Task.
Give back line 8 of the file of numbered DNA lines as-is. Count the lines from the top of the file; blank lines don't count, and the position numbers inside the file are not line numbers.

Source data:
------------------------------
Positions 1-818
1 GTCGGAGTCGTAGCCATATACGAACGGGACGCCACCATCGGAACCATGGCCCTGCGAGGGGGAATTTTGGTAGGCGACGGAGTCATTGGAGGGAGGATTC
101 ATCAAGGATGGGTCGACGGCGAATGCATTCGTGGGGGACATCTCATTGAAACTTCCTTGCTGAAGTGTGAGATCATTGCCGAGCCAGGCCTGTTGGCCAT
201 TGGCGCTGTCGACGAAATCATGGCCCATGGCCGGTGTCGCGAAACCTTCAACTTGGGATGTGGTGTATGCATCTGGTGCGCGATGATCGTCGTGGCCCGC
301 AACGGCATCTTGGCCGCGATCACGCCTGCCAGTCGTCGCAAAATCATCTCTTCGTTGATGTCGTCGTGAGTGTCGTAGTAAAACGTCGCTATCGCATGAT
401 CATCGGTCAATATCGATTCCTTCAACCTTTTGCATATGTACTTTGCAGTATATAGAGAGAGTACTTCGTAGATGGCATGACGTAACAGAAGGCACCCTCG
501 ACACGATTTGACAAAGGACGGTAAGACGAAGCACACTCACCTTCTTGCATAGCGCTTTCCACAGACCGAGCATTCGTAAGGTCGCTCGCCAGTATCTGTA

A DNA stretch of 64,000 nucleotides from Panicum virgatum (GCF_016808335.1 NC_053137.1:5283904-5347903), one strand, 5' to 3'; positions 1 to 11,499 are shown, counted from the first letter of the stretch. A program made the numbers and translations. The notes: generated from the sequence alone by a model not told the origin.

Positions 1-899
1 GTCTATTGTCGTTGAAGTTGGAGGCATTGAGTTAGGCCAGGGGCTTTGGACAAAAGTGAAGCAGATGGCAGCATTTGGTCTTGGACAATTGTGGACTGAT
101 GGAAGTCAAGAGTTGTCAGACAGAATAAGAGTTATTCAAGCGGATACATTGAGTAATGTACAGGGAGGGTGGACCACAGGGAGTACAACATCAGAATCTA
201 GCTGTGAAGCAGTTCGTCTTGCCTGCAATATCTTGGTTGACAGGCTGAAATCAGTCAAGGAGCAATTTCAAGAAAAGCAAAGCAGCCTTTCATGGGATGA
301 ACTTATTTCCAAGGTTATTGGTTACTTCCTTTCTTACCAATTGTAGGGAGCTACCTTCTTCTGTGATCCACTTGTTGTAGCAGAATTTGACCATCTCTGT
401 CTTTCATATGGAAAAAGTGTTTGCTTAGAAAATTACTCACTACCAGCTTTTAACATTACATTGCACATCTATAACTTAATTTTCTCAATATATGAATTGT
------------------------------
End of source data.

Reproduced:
A DNA stretch of 64,000 nucleotides from Panicum virgatum (GCF_016808335.1 NC_053137.1:5283904-5347903), one strand, 5' to 3'; positions 1 to 11,499 are shown, counted from the first letter of the stretch. A program made the numbers and translations. The notes: generated from the sequence alone by a model not told the origin.